The link between ToM and EF was first noted in the context of research on individuals with autism. Ozonoff et al. (1991) found that high-functioning children with autism were impaired both on measures of ToM and on tasks assessing EF, and suggested that the maturation of the same brain structures that underlie ToM and EF may be the cause of the observed correlations. Later studies strongly supported a general link between ToM and EF in typically developing preschoolers, and highlighted a special connection between ToM and IC (Carlson and Moses, 2001; Perner et al., 2002; Carlson et al., 2004a; Sabbagh et al., 2006; Hughes and Ensor, 2007; Henning et al., 2011; McAlister and Peterson, 2013). The correlations between individual differences in EF performances and ToM tasks in these studies are notable and remain even when factors such as age and verbal ability are controlled. A few studies suggested that the link between ToM and EF may be present even earlier than the preschool years, when measuring these emerging abilities may be challenging (Carlson et al., 2004a; Hughes and Ensor, 2005; Bellagamba et al., 2014; Poulin-Dubois and Yott, 2014). Despite the large number of studies that addressed the relationship between ToM and EF, only a few studies included both delay and conflict components of IC in their measures. Carlson and Moses (2001) examined the relation between individual differences in IC and ToM performance in preschool children of 3- and 4-years of age using a variety of tasks. The ToM battery incorporated measures of false belief, deceptive pointing and appearance-reality. The EF battery (10 measures) included conflict tasks and delay tasks. A multiple regression analysis revealed that the Conflict scale was a highly significant predictor of ToM, holding the control variables (age, gender, and verbal ability) and the Delay scale constant. The Delay scale, however, did not contribute uniquely to variance in ToM over and above the control variables and the Conflict scale. The authors noted that the abilities assessed by Conflict tasks may have been more central to ToM reasoning than those assessed by Delay tasks. In a follow-up study, Carlson et al. (2002) again found a different pattern for conflict and delay measures. The conflict tasks correlated with ToM controlling for age and intelligence. In contrast, the correlation between the Delay tasks and ToM was not significant. The authors hypothesized that the Conflict tasks impose loads on both working memory and inhibitory capacity, whereas the Delay tasks impose a substantial inhibitory load but only minimal working memory demands (Carlson and Moses, 2001; Carlson et al., 2002).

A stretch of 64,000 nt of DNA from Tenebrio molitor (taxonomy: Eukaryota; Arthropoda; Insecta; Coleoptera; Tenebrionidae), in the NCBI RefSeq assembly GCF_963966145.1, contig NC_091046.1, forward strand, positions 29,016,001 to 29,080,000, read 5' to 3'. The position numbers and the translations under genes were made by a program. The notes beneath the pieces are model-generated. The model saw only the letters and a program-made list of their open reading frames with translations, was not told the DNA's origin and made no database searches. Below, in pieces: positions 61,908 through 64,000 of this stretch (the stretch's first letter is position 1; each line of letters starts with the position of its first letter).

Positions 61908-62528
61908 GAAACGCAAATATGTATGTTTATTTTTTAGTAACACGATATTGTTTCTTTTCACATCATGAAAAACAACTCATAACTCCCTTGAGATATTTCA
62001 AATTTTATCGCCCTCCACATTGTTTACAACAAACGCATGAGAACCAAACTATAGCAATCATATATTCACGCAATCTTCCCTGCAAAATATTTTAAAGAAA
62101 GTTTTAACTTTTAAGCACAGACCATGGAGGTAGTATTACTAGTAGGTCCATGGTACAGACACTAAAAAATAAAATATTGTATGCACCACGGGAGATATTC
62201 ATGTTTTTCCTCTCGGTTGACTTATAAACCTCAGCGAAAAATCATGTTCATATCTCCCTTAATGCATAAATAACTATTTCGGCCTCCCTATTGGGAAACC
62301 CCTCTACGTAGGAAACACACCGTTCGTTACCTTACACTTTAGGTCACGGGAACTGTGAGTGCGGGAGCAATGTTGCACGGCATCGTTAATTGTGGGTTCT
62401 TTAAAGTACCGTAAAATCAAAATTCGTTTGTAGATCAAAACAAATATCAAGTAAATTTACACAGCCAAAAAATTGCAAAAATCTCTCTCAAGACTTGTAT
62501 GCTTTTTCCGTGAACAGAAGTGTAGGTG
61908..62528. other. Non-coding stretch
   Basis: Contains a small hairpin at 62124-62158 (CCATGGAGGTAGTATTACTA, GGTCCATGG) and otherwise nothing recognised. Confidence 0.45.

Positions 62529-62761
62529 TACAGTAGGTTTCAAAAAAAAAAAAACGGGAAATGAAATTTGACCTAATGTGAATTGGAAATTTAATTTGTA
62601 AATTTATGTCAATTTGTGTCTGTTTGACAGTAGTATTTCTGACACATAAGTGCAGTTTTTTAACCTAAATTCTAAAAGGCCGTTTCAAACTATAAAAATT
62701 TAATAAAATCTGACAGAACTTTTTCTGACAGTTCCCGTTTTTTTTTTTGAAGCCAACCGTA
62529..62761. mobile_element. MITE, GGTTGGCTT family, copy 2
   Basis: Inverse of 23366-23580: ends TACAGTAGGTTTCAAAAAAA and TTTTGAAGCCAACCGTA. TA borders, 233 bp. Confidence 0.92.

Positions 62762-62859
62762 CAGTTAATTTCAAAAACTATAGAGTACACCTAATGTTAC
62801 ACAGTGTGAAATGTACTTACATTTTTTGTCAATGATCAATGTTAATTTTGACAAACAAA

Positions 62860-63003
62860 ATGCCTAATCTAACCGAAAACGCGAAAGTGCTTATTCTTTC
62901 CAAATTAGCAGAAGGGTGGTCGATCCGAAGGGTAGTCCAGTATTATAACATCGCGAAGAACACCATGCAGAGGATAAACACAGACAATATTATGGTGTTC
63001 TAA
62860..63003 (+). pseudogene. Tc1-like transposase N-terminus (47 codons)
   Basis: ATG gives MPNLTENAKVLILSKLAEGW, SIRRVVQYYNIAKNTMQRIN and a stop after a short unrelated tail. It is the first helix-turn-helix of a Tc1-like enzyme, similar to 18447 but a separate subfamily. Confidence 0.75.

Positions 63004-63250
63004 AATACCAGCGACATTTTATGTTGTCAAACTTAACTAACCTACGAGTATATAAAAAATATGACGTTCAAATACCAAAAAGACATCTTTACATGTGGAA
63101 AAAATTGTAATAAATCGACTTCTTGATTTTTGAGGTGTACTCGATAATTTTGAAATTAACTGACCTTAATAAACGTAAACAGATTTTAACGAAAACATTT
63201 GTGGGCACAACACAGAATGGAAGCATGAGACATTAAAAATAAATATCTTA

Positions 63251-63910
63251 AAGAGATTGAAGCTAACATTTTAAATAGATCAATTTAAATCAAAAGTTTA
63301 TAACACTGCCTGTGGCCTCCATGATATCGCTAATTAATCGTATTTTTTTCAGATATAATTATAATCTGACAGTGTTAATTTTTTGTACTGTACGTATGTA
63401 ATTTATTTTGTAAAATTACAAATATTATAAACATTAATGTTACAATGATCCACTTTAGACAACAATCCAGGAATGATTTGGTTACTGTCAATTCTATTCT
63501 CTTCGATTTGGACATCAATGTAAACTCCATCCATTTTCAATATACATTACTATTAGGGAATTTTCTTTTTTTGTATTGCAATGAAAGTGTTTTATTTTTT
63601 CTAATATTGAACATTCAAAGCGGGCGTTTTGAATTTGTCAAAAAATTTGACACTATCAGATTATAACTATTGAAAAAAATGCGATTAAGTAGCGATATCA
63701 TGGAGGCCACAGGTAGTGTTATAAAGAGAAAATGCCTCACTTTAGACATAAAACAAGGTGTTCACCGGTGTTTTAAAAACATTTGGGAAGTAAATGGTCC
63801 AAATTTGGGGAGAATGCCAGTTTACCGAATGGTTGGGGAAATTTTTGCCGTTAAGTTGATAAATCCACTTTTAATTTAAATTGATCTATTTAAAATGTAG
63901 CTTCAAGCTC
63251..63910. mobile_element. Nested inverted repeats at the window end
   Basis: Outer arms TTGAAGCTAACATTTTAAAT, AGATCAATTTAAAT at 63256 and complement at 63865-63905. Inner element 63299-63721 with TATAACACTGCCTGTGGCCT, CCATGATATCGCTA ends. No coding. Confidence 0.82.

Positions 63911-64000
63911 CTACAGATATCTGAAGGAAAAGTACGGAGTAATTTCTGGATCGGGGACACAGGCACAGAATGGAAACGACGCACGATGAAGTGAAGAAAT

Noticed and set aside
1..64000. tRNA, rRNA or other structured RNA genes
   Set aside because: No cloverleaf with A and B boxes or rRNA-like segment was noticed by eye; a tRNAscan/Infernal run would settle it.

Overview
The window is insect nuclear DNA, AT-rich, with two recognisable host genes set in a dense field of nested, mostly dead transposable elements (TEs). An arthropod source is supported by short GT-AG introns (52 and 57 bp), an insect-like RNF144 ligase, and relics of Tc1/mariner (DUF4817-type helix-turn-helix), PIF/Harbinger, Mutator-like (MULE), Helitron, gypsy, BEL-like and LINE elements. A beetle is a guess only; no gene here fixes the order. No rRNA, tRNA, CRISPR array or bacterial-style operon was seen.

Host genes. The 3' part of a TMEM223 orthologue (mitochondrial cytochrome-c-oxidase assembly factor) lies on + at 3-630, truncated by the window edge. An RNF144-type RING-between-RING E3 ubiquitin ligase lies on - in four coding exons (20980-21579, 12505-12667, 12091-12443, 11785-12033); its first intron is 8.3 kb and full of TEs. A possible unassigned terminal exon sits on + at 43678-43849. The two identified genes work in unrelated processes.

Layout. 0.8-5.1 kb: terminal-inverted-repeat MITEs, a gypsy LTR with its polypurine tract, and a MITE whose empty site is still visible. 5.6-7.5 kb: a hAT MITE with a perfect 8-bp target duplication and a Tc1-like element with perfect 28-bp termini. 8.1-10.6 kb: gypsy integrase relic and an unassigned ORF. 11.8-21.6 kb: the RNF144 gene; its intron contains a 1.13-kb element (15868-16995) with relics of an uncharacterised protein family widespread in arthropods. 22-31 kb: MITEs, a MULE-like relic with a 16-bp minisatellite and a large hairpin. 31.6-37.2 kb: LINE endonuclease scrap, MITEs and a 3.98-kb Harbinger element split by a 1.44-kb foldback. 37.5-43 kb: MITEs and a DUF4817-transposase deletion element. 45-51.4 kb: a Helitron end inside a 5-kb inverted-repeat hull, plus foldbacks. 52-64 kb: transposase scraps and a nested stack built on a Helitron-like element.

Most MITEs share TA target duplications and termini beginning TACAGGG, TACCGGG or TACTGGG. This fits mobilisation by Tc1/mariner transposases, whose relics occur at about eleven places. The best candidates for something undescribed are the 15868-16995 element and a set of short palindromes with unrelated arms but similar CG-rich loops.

Hala et al. (2003) examined the relation between false belief understanding and executive function including a battery of both conflict and delay tasks. They found no relationship between the gift delay task and ToM, in contrast to a strong association between conflict and ToM scores. Like Carlson and Moses (2001), also Hala et al. (2003) suggest that the difference between conflict and delay tasks is principally in the working memory: conflict tasks demand that children keep in mind the pertinent rules as well as inhibit an impulsive response. Kain and Perner (2005), however, noted that the claim that the delay task poses lower memory demands than the conflict task is not very convincing because in delay tasks children have to keep reminding themselves for some time that they were instructed not to touch a forbidden object. Kain and Perner (2005) suggested that emotional and reward factors could provide another reason why the delay task bears a lower and less robust correlation with ToM tasks than does the conflict task. These authors noted that the delay tasks activate emotional and reward processing, which are known from other tasks (e.g., gambling task; Bechara et al., 1998) to be associated to the orbitofrontal cortex, whereas conflict tasks activate the dorsolateral prefrontal cortex and the anterior cingulated cortex, which are also involved in ToM.